Warli painting derives its name from a small tribe inhabiting the remote, tribal regions of Maharashtra. These are decorative paintings on floors and walls of gond and kol tribes’ homes and places of worship.
Trees, birds, men and women collaborate to create a composite whole in a Warli painting. These paintings are made mostly by the women as part of their routine at auspicious celebrations.
Subjects are predominantly religious with simple and local materials like white colour and rice paste and local vegetable glue on a plain contrasting background, made in a geometric patterns like squares, triangles, and circles. Dots and crooked lines are the units of these composition.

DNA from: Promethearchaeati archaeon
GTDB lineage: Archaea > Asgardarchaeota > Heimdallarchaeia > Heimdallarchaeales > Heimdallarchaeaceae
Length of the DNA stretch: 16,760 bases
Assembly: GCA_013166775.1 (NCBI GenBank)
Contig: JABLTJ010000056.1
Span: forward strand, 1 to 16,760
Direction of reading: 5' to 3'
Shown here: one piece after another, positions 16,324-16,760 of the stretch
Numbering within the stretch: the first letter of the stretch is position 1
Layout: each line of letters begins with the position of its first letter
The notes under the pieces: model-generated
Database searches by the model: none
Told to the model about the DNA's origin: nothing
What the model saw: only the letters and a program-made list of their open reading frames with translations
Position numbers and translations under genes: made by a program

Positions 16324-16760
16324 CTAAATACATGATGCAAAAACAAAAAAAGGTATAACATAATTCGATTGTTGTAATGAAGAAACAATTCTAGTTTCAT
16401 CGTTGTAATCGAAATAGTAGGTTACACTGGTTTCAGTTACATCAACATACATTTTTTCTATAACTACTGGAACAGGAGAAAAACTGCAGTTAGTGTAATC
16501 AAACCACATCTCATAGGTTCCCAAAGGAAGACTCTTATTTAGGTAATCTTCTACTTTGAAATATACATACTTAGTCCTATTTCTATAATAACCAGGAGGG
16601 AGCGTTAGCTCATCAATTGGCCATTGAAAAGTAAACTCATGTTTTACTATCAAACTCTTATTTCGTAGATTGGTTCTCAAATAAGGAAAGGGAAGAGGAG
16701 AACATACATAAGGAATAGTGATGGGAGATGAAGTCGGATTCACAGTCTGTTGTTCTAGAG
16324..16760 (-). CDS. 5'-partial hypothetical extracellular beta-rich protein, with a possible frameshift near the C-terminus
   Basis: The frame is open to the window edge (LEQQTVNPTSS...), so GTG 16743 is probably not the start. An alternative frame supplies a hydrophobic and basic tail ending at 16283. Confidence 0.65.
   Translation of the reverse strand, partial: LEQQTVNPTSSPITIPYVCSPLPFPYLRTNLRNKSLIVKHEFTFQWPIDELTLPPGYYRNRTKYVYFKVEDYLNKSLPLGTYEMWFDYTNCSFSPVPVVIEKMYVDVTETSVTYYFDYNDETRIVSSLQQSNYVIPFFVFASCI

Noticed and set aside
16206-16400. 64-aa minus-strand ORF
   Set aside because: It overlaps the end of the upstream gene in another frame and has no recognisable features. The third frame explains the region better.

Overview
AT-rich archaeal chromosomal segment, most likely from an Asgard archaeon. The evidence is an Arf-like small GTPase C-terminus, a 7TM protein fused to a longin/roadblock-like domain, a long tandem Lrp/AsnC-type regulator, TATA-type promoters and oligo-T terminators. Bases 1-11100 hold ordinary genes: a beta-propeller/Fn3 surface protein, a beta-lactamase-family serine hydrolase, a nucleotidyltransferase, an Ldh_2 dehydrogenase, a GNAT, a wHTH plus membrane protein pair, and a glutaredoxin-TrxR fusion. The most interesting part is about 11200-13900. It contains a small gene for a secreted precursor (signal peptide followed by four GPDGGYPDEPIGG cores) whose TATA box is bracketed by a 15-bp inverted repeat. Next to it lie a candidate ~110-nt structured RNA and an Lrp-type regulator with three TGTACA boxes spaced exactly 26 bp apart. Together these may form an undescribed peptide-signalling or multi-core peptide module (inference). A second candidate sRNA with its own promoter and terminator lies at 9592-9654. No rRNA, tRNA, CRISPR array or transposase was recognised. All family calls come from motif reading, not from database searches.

Flora and fauna and people’s day to day life also form a part of the painted. The paintings are expanded by adding subject after subject in a spiraling manner. The rhythm of the Warli way of life is beautifully captured in simple images.
Unlike other tribal art forms, Warli paintings do not employ religious iconography and is a more secular art form.